AMG (All Music Guide) REVIEW:
NEUMEISTER, ED/NEW STANDARDS/Vienna
48:44/1. Take the “A” Train~4:55~Strayhorn, Billy
2. Picks & Pans~7:42~Scofield, John
3. Spring Street~9:51~NEUMEISTER, Ed
4. The Peacocks~8:19~Rowles, Jimmy
5. A Walk in the Woods~10:39~Neumeister, Ed
6. Speak Low~7:18~Weill, Kurt
Pauer, Fritz/piano, Hollenbeck, John/drums/percussion,
Gress, Drew/double bass, Neumeister, Ed/trombone/producer.
Wesely, Gerhard/engineer, Gallager, Linda/photos
This self-produced and hard-to-find Austrian release features trombone phenom Ed Neumeister in a rare, intimate setting as leader of a first-class quartet. The American trombonist's classical music background is reflected in his carefully articulated lines and pristine sound, but as with Wynton Marsalis, Neumeister is equally at home playing jazz standards, as he does here with considerable aplomb. Boasting a comfortable three-octave range, the under-recorded Neumeister easily negotiates the changes to his complex "Spring Street," in which he leaps wide intervals with incredible speed, and on the signature Strayhorn tune "Take the 'A' Train," on which the trombonist soloed regularly during his time with the Duke Ellington Orchestra. In terms of technique, Neumeister can do it all, from exhibiting expansive range; spectacular agility; trills; and old-time, down-home, gut-wrenching effects with the wah-wah mute, something he displays to excellent effect on Jimmy Rowles' "The Peacock." At his best, as on the latter tune, the trombonist is one of the finest of his generation, an underrated giant waiting to be discovered. The only drawback is the lack of emotional depth on some of the tunes, in which a consistency in volume detracts from the overall effect. Nonetheless, for much of this recording, the trombonist brings his considerable bag of tricks to the table and leaves the listener largely satisfied, ready for more. His first-rate rhythm section, particularly drummer John Hollenbeck, is a big plus. — Steven Loewy
Metro Music - Timescraper Records
Review - Cadence Jazz
The most incredible thing about Ed Neumeister’s Metro Music , besides the astonishing display of virtuosity, is that it has taken two small foreign labels to document his performances as a leader. This, his second recording, showcases Neumeister’s slide pyrotechnics in two completely different settings: a quartet, with Kenny Werner on piano, Dennis Irwin on bass, and Mike Clark on drums; and a totally different quintet with Billy Drewes on reeds, Jim McNeely on Piano, Jamey Haddad on drums and Irwin again on bass. Although no recording information is given, my hunch is that the groups were recorded some distance apart.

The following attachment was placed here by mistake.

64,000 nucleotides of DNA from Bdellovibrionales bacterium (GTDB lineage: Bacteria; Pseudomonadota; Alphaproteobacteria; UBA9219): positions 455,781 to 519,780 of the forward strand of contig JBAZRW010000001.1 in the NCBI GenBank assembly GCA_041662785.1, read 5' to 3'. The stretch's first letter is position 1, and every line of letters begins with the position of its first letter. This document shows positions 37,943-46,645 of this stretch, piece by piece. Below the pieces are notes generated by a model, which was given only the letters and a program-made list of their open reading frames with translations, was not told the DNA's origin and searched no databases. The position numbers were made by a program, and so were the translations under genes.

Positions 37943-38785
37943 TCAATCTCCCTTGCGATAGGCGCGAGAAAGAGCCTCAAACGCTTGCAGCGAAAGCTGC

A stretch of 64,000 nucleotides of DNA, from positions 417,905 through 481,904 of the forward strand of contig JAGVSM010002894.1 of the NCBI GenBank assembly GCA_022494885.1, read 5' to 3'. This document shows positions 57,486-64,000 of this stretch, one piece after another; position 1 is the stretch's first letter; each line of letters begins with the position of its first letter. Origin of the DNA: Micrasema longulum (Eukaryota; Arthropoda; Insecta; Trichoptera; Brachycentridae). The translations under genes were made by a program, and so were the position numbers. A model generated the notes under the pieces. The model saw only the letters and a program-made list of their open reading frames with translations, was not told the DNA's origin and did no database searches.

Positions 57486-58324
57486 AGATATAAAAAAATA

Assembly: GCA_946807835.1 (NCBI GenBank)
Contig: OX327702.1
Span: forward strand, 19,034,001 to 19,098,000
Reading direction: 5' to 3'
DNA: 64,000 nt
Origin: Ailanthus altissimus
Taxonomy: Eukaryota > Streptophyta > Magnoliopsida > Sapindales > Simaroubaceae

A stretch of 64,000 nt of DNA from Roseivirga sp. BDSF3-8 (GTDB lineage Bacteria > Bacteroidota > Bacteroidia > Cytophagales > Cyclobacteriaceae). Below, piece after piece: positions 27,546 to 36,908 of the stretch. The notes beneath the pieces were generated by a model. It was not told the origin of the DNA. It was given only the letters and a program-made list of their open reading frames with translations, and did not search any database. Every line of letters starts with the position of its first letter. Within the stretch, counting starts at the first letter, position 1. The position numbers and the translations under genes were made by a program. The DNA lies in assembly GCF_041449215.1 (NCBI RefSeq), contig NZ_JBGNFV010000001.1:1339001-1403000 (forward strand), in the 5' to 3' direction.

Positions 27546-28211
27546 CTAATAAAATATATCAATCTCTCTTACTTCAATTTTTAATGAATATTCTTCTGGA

If Jimmy Cleveland can be labeled a super J.J. Johnson, then Neumeister should be coined a ultra-Carl Fontana. For raw ability, speed, agility, and range, he is virtually unmatched, lifting the trombone to a new level. Neumeister is known variously for his marvelous muted effects in the Duke Ellington Orchestra, his unrecorded free jazz performances with Don Byron, Tom Cora and others, and his classical music technique, all of which have gained him the respect of professional musicians. Beyond them, however, he is hardly recognized.
Metro Music could, if widely distributed, be a step toward changing that. While the recording is flawed (some arrangements work better than others, the recording quality suffers a bit on the quintet performances, the arrangements do not always hold interest, and the sidemen sometimes pale in comparison to the leader), this is still one heck of a showcase for Neumeister’s talents as a player and composer.
The quartet cuts are pristine examples of the heights to which the trombone can soar. “Row To Tow” an angular twelve tone composition, unpretentiously shows off the trombonist’s low key, but hard-to-believe handle on the horn. Neumeister owns the trombone, and whether it is range or velocity, it is hard to imagine anyone with greater authority. Throughout, his solos awe, with leaps to the highest notes playable on the horn, and accelerated against-the grain precision. His “talking ‘bone” sounds off on “Weeping Willows”, where the muted effect is eerie if not uncanny. Kenny Werner lends powerful pianistic support and solo space on the quartet numbers, while Jamey Haddad’s percussion sparkles on the quintet pieces.
Metro Music does not always present Neumeister in his best venue, but until he emerges on his blockbuster (which is sure to come), this is the best we have.
Steven A Lowey